Comics Creators

A special Millar Marvel or DC project next year?


I don’t think Kings can be heroes either. They can be support characters, but their heroes journey is not transformative - it’s just to return to how things were. Kings are just like fathers in literature, they just have bigger families. The story is in the fall of the King, or the rise of a King, not in a king maintaining his kingdom. It’s why someone like Black Bolt or even Namor just aren’t strong leads (Namor only works when he’s not ruling Atlantis).


Totally agree. the only role for a king in literature is to feel regret for his mistakes and/ or die. You become a king at the END of your adventures. Ditto a Dad or a husband for all the reasons mentioned above.

In other words, Lois should not know Clark’s Superman or the dynamic of what makes it work falls apart completely. Suddenly, he doesn’t have to make his Clark Kent persona lovely enough for Lois to fall madly in love with. She’s crazy about Superman. But Clark is who he wants her to love and she thinks she’s likeable idiot.



As I was taught in school at around 13, stories revolve around conflict, not just fights but conflict of ideas or personalities. In every standard rom-com they fall out and get back together. They never just meet and get on swimmingly and then get married, even though that’s the ideal we all have and the reality for many people.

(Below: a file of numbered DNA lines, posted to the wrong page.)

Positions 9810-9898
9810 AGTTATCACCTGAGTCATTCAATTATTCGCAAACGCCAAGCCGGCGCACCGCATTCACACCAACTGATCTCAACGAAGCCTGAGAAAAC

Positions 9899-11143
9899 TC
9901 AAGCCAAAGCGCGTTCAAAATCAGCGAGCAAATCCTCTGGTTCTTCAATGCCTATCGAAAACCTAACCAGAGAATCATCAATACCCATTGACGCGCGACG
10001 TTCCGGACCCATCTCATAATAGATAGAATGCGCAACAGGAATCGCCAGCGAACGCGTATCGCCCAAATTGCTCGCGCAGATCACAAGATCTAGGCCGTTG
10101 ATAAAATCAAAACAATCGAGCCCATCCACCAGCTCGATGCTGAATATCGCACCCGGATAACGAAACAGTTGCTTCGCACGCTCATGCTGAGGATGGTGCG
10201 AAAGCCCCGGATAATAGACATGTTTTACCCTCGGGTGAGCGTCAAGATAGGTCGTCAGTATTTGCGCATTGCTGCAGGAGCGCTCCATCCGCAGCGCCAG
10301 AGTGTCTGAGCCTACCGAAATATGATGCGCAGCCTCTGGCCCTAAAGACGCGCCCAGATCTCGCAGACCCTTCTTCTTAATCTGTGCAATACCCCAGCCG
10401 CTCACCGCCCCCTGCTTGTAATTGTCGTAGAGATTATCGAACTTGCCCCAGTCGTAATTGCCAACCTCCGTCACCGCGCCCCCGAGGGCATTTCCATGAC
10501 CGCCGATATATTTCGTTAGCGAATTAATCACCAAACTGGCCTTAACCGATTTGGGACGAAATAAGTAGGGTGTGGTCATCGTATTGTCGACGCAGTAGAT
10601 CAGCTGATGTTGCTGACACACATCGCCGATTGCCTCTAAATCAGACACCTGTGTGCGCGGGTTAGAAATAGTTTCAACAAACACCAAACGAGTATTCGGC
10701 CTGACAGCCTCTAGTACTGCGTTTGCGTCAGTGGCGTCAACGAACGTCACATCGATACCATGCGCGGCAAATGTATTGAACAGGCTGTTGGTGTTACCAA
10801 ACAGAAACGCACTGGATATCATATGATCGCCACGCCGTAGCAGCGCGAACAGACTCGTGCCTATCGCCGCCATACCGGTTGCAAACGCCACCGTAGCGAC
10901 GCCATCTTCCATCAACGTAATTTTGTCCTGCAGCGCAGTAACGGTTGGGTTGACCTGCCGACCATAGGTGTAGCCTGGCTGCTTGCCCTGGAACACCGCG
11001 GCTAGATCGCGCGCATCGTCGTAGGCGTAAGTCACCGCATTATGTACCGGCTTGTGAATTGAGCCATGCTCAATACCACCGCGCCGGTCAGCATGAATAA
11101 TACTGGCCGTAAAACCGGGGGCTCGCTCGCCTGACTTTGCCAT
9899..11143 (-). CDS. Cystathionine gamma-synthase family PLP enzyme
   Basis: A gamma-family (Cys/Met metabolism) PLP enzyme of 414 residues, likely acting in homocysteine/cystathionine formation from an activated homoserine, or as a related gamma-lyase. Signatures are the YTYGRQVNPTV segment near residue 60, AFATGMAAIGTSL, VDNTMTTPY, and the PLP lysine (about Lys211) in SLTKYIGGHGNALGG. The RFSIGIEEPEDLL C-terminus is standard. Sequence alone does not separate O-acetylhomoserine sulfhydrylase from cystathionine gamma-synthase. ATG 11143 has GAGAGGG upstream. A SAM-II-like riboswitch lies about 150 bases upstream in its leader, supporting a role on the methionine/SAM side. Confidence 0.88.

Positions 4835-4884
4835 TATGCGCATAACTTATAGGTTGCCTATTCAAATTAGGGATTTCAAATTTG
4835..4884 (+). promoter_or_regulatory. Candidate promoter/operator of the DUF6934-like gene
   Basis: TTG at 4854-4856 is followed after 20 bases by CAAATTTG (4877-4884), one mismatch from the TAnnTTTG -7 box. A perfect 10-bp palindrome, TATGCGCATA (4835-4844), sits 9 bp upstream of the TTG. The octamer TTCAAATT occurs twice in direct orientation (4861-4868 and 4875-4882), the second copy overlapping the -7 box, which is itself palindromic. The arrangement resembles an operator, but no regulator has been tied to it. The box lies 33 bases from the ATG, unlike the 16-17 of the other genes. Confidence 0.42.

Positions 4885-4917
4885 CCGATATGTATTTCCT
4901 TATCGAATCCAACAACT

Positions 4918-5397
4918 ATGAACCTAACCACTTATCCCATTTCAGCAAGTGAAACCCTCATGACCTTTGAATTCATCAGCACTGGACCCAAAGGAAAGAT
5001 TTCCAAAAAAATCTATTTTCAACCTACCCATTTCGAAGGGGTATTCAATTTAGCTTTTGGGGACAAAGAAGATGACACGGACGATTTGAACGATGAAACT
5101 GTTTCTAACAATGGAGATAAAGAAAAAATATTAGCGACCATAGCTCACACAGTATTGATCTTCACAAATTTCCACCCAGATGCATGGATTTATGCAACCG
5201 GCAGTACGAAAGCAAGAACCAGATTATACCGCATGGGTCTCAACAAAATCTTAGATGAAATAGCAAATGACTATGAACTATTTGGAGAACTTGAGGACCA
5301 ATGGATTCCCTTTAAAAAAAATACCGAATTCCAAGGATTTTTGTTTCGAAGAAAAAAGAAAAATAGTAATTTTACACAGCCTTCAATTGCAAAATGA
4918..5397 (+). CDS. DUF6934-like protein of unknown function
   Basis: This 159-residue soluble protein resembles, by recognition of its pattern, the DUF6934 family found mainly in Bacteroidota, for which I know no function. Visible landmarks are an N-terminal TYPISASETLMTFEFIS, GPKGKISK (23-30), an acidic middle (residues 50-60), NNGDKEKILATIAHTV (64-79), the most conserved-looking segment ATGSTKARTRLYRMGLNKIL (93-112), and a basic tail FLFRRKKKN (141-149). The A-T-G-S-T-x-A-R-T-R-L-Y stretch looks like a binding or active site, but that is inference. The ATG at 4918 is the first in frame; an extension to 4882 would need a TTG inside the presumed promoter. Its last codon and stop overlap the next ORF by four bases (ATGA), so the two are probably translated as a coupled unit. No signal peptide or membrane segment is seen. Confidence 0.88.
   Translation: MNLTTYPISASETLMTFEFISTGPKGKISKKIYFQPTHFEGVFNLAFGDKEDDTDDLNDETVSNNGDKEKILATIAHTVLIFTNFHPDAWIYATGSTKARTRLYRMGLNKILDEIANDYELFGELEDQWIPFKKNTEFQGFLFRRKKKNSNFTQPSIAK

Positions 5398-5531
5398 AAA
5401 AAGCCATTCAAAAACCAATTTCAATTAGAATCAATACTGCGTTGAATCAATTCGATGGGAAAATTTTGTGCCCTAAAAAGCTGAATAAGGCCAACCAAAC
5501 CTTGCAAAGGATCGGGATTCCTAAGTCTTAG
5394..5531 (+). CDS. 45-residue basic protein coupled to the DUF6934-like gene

As such there is always a lack of harmony and quite normal behaviour in fiction. If there are happy marriages or great parent/child relationships they are normally window dressing to the main plot.


After Arthur becomes king, he stops being the lead character and becomes a supporting character for Launcelot, Gawaine, Percival, etc. He doesn’t get another significant leading role until his death (including the triangle with Launcelot/Guinevere – that’s Launcelot’s story, Arthur is the antagonist).

But that’s just another confirmation that all the best hero stories are their origin stories. After that they’re just treading water until the next reboot.


It’s significant that Mallory’s story that kick-started the whole legend wasn’t called The Life of Arthur :slight_smile:


I don’t know, though. It cuts off a lot of options but I’m not convinced that it cuts off all your options.

Certainly, I felt that Priest’s Black Panther was really excellent, for a very long period of time. And there were threats to his monarchy, without a doubt. He was deposed and it even changed protagonists after, It hink, 50 issues or so.

But it worked, and it worked really well. So did the West Wing, for that matter. There are hard choices to make, hard questions to answer, as king. I think there’s somethign to mine there.

I guess I’m saying is I think I could do a pretty kick ass Aquaman book.